Circulating cytokines and growth factors in professional soccer players: Correlation with in vitro-induced motor neuron death

M. De Paola, L. Visconti, E. Vianello, F. Mattana, G. Banfi, M. M. Corsi, E. Beghi, T. Mennini

Research output: Contribution to journalArticlepeer-review


Background: Professional soccer players are susceptible to amyotrophic lateral sclerosis. Strenuous physical activity has been associated with persistent inflammatory conditions and elevation of systemic cytokine levels, which could contribute to the vulnerability of these athletes. To investigate changes induced by playing soccer in the systemic profiles of growth factors and of the principal cytokines involved in the inflammatory response, we compared the serum concentrations of these factors in Italian professional soccer players and sedentary subjects. We also investigated the effects of the sera on primary cultured motor neurons in relation to their cytokine and growth factor content.Methods: Serum concentrations of cytokines and growth factors were measured by a biochip array analyzer. Neurotoxicity of sera was assessed by immunocytochemical assays in primary motor neuron cultures from mouse embryos.Results: Circulating levels of interleukin-8, tumor necrosis factor-alpha and interleukin-4 were lower in soccer players than controls. However, the viability of primary cultured mouse motor neurons treated with sera from the two groups did not differ significantly. Vascular endothelial growth factor (VEGF) independently emerged as a systemic protective factor for motor neurons.Conclusions: We found significant alterations in circulating pro-inflammatory cytokines in Italian professional soccer players, showing an unbalanced inflammatory condition in these subjects. VEGF was a protective serum factor affecting motor neuron survival.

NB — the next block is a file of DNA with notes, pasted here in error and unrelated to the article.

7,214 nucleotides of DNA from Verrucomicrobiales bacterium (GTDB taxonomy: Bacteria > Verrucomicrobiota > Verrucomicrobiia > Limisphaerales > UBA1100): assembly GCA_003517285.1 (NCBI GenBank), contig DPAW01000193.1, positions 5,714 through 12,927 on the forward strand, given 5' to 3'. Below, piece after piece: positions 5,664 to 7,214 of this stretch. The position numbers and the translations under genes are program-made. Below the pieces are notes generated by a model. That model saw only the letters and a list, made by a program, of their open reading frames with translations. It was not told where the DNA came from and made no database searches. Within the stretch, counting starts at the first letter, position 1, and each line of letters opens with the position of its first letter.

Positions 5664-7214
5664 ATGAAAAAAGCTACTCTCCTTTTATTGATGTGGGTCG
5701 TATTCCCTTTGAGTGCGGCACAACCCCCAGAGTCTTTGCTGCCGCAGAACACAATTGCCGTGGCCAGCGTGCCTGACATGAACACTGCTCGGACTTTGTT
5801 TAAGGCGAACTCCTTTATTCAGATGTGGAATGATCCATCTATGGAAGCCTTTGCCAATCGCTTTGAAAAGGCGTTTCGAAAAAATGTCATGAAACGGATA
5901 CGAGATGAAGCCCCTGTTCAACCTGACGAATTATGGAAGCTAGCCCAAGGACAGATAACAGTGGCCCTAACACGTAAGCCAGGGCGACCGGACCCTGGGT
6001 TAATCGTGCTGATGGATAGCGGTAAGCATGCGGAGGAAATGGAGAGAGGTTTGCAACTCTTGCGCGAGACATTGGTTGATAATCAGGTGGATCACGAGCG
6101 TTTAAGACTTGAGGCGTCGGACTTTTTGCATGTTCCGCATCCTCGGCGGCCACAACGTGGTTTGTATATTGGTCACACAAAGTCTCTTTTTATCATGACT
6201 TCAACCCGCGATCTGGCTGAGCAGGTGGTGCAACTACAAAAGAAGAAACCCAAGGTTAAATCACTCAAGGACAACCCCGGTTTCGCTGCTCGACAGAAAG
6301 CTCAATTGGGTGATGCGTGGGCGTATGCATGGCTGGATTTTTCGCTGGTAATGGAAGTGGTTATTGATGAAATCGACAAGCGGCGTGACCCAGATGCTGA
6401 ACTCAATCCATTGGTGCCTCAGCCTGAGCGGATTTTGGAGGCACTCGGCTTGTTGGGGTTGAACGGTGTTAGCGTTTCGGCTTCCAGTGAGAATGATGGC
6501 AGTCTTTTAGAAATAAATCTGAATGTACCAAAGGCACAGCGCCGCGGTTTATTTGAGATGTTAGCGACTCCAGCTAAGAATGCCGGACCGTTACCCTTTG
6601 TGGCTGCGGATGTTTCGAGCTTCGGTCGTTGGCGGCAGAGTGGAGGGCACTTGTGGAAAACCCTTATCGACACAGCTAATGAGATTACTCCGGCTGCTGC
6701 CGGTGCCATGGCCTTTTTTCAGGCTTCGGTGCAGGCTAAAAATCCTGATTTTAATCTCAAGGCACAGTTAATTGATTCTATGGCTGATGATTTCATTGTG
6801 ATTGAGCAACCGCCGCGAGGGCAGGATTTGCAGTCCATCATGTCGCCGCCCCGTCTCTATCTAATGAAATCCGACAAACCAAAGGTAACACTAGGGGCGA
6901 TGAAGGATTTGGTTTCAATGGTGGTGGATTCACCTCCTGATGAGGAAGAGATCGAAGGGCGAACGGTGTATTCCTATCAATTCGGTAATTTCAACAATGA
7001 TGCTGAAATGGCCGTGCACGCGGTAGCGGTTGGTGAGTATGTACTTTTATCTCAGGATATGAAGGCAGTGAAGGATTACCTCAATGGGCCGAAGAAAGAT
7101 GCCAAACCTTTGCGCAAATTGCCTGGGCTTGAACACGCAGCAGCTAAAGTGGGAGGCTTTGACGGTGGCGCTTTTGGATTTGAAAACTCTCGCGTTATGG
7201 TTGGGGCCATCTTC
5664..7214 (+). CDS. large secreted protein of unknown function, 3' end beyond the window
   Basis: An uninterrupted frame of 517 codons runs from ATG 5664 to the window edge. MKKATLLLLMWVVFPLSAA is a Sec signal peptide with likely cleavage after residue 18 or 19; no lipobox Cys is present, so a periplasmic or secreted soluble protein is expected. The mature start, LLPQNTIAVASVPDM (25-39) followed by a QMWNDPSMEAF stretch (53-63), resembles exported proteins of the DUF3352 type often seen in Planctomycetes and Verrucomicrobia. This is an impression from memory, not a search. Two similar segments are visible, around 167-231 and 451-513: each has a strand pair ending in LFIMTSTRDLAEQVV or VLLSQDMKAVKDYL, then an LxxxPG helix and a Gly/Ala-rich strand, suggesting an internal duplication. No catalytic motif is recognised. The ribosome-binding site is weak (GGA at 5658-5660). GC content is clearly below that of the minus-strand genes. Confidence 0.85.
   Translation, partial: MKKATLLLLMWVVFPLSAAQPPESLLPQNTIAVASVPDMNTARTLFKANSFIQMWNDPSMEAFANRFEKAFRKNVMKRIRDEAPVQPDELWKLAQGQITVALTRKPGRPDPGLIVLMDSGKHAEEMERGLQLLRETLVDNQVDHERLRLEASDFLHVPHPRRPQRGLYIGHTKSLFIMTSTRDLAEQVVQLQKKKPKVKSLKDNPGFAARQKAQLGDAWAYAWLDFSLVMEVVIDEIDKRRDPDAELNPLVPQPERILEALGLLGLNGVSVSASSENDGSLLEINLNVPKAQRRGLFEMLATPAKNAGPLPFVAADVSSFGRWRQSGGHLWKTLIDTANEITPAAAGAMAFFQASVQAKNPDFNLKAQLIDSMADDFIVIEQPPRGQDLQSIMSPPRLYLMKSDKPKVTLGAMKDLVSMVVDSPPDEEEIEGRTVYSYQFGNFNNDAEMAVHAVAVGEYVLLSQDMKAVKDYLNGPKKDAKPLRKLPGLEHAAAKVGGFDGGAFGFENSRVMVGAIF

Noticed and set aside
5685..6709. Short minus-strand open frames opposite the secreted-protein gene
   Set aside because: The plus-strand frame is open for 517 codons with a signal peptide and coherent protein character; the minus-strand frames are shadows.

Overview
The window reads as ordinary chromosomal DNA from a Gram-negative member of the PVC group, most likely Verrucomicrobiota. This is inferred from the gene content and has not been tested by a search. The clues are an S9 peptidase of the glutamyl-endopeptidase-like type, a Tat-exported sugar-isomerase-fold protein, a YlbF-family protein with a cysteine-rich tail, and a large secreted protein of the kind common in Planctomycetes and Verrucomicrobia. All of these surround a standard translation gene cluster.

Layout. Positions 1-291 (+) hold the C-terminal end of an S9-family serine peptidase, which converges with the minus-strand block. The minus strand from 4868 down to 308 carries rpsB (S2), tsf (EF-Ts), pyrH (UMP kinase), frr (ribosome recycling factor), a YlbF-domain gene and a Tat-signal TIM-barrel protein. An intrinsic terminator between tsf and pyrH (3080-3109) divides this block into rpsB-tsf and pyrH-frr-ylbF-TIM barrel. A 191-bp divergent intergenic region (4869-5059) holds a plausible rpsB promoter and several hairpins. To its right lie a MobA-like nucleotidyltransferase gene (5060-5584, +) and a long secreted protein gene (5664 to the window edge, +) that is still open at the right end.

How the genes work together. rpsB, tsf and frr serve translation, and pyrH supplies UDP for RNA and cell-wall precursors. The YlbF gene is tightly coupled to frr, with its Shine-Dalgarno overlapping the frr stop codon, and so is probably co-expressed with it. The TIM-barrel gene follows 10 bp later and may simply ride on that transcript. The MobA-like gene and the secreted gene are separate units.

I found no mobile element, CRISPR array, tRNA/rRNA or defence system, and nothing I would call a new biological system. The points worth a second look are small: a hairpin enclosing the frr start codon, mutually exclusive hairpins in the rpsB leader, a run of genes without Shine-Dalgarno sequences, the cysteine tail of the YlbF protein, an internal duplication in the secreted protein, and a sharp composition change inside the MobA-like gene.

Original languageEnglish
Pages (from-to)85-92
Number of pages8
JournalEuropean Journal of Neurology
Issue number1
Publication statusPublished - Jan 2011


  • Amyotrophic lateral sclerosis
  • Cytokine
  • Exercise
  • Growth factor
  • Inflammation
  • Physical activity
  • Soccer

ASJC Scopus subject areas

  • Clinical Neurology
  • Neurology


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